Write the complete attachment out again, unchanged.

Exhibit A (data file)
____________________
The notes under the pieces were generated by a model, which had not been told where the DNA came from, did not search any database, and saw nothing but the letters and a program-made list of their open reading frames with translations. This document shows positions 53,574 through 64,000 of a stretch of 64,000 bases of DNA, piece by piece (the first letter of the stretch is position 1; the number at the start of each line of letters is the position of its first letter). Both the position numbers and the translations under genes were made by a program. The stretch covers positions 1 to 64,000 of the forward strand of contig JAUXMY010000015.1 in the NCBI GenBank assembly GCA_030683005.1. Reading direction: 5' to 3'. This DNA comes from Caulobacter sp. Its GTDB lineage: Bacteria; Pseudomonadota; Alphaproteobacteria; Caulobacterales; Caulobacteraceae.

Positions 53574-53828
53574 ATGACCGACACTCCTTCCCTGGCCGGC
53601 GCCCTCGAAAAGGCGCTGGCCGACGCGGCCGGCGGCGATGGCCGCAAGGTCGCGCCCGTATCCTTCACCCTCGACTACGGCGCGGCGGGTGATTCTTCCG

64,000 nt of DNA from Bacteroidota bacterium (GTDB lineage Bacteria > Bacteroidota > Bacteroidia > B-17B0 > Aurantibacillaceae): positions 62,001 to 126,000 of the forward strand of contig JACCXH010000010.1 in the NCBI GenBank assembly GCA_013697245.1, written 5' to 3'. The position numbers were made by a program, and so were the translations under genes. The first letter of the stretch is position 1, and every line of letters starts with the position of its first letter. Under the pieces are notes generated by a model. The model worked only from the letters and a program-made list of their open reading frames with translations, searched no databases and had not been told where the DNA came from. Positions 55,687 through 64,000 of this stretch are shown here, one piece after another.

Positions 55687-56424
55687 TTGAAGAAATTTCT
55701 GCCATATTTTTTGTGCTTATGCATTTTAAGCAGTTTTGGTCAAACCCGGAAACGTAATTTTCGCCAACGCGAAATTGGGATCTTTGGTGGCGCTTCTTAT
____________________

The notes under the pieces were generated by a model, which had not been told where the DNA came from, did not search any database, and saw nothing but the letters and a program-made list of their open reading frames with translations. This document shows positions 53,574 through 64,000 of a stretch of 64,000 bases of DNA, piece by piece (the first letter of the stretch is position 1; the number at the start of each line of letters is the position of its first letter). Both the position numbers and the translations under genes were made by a program. The stretch covers positions 1 to 64,000 of the forward strand of contig JAUXMY010000015.1 in the NCBI GenBank assembly GCA_030683005.1. Reading direction: 5' to 3'. This DNA comes from Caulobacter sp. Its GTDB lineage: Bacteria; Pseudomonadota; Alphaproteobacteria; Caulobacterales; Caulobacteraceae.

Positions 53574-53828
53574 ATGACCGACACTCCTTCCCTGGCCGGC
53601 GCCCTCGAAAAGGCGCTGGCCGACGCGGCCGGCGGCGATGGCCGCAAGGTCGCGCCCGTATCCTTCACCCTCGACTACGGCGCGGCGGGTGATTCTTCCG

64,000 nt of DNA from Bacteroidota bacterium (GTDB lineage Bacteria > Bacteroidota > Bacteroidia > B-17B0 > Aurantibacillaceae): positions 62,001 to 126,000 of the forward strand of contig JACCXH010000010.1 in the NCBI GenBank assembly GCA_013697245.1, written 5' to 3'. The position numbers were made by a program, and so were the translations under genes. The first letter of the stretch is position 1, and every line of letters starts with the position of its first letter. Under the pieces are notes generated by a model. The model worked only from the letters and a program-made list of their open reading frames with translations, searched no databases and had not been told where the DNA came from. Positions 55,687 through 64,000 of this stretch are shown here, one piece after another.

Positions 55687-56424
55687 TTGAAGAAATTTCT
55701 GCCATATTTTTTGTGCTTATGCATTTTAAGCAGTTTTGGTCAAACCCGGAAACGTAATTTTCGCCAACGCGAAATTGGGATCTTTGGTGGCGCTTCTTAT